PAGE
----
Manchester United's fans and management will forgive their players a litany of indiscretions but woe betide any journalist who does too much digging on the club.
In an extraordinary day of attacks on the press, a gang of masked men vandalised reporters' cars outside the home of Ryan Giggs as United manager Sir Alex Ferguson slapped his own gagging order on a sports reporter who dared to ask a question about the Welsh footballer's private life.
Greater Manchester Police confirmed that officers were called to Giggs's home in the upmarket suburb of Worsley after a group of masked men pulled up shortly after 3pm and attacked six cars belonging to journalists.
Meanwhile Ferguson was caught on a microphone ordering his press officer to ban a reporter who asked a question about Giggs during a press conference yesterday.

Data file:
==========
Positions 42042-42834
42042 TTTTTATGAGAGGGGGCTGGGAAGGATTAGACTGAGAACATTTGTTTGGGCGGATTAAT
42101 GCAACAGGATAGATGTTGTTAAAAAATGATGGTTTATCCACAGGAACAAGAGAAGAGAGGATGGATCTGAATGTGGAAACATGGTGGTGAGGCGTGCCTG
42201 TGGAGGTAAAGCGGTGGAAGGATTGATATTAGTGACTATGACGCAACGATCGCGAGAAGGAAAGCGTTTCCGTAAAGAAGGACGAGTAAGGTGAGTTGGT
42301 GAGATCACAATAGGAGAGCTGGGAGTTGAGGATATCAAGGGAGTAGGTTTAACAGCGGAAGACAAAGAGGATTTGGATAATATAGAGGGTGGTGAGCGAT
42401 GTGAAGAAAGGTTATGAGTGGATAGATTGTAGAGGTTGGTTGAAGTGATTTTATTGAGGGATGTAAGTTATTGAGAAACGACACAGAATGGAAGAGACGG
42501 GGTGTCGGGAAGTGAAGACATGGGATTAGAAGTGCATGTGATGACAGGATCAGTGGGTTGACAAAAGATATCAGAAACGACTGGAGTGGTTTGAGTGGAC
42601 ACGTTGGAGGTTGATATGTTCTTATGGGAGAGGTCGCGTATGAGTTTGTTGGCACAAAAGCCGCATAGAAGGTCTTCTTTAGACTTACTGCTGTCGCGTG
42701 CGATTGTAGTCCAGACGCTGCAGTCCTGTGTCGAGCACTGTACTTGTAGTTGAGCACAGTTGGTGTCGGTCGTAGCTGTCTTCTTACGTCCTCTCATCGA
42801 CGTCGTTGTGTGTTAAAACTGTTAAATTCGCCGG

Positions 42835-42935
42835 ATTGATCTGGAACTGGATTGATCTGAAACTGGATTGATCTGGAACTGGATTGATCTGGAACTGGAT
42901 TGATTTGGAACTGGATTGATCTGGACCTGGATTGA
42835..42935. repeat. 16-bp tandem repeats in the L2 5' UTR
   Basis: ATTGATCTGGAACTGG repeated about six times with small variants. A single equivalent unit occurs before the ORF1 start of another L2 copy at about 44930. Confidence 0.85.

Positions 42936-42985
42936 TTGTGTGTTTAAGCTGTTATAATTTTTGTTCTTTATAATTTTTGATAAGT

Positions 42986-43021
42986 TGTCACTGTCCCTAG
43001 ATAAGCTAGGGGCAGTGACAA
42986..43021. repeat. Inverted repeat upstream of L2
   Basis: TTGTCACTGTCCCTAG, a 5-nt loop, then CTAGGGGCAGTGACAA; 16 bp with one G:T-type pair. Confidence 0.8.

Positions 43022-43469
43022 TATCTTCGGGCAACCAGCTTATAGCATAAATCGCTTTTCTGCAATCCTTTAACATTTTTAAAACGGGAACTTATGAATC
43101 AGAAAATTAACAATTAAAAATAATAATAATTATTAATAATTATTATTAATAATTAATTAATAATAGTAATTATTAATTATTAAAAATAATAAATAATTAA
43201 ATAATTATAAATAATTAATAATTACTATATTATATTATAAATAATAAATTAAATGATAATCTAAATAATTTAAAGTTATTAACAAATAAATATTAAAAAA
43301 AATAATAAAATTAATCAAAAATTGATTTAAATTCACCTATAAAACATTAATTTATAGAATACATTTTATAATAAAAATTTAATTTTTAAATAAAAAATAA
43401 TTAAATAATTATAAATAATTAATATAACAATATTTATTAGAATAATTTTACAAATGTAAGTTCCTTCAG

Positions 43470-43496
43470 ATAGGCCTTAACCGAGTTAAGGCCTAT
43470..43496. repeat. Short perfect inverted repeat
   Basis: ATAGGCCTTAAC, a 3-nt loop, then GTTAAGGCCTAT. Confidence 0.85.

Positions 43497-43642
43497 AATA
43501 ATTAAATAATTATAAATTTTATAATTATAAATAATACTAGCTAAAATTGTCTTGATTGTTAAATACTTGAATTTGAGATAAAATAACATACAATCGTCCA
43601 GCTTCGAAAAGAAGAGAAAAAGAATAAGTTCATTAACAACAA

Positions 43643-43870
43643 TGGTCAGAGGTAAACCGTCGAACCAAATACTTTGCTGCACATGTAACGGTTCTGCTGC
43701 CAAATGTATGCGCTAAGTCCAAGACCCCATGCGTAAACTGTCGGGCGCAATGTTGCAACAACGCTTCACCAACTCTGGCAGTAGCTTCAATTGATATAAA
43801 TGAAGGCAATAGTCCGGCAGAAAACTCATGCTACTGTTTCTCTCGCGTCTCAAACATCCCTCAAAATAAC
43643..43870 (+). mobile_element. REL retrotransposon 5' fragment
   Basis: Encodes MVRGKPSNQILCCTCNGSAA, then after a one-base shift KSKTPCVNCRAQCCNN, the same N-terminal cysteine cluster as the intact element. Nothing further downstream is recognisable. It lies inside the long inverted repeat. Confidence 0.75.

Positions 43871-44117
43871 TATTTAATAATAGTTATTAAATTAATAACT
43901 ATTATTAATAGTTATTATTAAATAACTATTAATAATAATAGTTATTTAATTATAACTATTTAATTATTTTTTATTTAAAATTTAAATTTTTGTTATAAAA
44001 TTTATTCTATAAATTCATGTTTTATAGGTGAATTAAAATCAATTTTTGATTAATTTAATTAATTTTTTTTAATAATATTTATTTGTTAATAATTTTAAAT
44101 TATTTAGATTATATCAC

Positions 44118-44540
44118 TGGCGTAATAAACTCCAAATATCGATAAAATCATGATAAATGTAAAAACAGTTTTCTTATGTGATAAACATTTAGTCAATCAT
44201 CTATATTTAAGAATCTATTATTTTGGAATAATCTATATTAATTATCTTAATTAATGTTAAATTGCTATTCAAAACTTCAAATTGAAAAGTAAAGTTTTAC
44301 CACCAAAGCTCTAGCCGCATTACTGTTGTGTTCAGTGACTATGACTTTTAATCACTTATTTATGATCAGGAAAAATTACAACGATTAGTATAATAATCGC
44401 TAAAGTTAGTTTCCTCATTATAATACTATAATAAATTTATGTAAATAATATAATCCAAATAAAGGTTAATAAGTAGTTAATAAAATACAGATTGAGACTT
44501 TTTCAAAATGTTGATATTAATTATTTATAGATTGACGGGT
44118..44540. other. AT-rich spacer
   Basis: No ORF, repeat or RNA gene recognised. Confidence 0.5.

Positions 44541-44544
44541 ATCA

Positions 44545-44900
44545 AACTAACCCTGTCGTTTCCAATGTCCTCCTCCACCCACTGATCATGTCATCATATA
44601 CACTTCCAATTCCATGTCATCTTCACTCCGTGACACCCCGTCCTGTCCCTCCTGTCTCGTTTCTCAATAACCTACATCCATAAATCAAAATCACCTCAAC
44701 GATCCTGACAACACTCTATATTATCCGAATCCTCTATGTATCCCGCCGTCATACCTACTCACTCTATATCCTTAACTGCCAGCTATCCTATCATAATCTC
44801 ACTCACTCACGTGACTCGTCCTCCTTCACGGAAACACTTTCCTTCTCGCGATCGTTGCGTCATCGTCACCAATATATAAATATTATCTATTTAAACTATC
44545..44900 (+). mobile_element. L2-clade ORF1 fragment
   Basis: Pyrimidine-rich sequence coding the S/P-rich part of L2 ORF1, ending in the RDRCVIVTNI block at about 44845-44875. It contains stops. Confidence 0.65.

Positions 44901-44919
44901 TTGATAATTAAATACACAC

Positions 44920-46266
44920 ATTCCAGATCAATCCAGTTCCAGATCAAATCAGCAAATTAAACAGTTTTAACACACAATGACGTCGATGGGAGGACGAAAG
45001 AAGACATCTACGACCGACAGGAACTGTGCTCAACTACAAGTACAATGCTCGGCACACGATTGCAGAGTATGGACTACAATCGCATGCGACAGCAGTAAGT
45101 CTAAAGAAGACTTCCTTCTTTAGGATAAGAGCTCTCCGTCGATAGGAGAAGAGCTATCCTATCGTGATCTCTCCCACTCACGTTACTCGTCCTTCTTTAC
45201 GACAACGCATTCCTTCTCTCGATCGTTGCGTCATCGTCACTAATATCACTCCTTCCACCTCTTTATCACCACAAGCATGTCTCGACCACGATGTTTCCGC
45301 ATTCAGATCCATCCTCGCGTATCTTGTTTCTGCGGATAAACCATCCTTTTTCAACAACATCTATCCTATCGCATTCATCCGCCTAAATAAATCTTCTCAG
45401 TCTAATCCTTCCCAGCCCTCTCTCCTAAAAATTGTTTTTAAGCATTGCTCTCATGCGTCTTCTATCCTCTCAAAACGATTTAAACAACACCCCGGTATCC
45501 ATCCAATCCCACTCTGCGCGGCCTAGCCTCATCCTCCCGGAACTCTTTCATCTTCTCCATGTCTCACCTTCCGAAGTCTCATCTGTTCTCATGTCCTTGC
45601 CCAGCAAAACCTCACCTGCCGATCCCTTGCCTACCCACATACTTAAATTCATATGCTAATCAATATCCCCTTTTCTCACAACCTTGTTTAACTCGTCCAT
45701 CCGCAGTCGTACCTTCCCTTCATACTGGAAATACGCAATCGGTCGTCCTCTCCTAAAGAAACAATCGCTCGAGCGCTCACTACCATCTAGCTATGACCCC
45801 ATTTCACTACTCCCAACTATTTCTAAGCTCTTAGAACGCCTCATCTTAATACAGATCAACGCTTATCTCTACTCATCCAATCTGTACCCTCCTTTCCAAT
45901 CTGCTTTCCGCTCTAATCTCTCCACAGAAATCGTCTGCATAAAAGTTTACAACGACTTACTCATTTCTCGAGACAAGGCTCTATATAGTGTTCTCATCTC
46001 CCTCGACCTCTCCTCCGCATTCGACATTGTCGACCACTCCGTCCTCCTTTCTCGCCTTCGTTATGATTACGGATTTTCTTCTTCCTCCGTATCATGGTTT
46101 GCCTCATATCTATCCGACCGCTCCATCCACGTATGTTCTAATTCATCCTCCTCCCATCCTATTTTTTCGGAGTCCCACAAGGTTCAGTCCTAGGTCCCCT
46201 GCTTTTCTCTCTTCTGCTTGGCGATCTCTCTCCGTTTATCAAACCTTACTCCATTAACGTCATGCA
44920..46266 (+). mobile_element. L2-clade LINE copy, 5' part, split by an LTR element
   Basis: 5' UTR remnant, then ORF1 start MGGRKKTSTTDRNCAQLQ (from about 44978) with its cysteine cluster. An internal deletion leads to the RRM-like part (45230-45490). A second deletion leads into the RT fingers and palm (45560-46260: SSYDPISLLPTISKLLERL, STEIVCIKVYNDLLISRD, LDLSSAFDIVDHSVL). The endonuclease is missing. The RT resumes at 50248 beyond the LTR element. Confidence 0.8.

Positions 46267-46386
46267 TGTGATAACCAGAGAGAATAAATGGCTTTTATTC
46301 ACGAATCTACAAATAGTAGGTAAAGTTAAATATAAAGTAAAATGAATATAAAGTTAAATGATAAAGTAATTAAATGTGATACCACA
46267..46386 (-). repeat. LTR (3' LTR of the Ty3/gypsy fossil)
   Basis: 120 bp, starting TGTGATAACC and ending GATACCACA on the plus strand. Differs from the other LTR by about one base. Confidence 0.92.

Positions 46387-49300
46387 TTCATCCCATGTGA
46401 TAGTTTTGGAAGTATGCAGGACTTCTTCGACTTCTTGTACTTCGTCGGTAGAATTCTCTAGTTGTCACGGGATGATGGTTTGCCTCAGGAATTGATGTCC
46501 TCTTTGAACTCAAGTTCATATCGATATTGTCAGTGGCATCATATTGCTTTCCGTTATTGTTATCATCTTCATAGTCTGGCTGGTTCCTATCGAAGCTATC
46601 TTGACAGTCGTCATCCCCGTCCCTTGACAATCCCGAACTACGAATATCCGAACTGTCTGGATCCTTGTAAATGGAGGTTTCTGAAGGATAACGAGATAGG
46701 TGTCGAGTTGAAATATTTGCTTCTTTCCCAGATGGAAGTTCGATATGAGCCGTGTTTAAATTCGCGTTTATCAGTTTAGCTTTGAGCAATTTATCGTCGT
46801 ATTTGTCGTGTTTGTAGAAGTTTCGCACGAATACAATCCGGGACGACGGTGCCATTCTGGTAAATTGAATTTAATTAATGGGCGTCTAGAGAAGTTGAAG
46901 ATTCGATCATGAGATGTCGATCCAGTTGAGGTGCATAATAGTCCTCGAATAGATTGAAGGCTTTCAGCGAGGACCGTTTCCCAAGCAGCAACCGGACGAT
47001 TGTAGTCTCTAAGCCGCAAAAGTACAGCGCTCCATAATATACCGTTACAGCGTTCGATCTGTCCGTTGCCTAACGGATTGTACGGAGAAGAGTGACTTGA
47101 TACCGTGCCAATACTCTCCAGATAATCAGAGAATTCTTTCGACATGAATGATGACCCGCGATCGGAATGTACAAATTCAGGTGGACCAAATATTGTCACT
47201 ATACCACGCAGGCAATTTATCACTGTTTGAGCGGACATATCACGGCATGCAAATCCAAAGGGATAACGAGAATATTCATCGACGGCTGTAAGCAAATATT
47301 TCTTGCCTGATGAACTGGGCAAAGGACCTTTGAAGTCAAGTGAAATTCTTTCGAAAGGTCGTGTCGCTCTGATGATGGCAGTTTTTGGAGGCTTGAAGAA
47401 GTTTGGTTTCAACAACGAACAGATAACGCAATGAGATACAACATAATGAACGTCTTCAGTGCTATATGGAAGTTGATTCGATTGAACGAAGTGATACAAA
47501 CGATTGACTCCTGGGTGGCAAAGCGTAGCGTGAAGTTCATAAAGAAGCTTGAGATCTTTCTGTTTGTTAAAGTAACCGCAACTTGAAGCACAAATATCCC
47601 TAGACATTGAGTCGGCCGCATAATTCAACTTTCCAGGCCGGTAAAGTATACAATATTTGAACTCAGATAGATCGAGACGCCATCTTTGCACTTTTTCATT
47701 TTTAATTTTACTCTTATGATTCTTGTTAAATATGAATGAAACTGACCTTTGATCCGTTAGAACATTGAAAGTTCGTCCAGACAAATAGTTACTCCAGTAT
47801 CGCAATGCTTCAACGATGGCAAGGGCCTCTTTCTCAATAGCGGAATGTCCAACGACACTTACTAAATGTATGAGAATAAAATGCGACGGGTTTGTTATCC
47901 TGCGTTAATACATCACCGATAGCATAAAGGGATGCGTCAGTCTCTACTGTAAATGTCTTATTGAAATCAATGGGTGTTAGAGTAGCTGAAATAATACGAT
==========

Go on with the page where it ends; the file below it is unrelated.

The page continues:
In a video released by Sky News, Ferguson could be heard ordering his press officer to exclude Associated Press reporter Rob Harris from a press conference on Friday.
But last night a Manchester United official appeared to backtrack, telling BBC Sport "I don't think we can ban him".
The attack outside Giggs's home reveals how little heed is often paid by some media to the Press Complaints Commission, which had called on the paparazzi to refrain from door-stepping him following his outing in Parliament.
Lawyers representing Giggs and his family had sent out notices that they would not be talking to the press. The PCC, the self-regulating media watchdog, relayed the message to media outlets. Yet groups of paparazzi remained camped outside Giggs's house.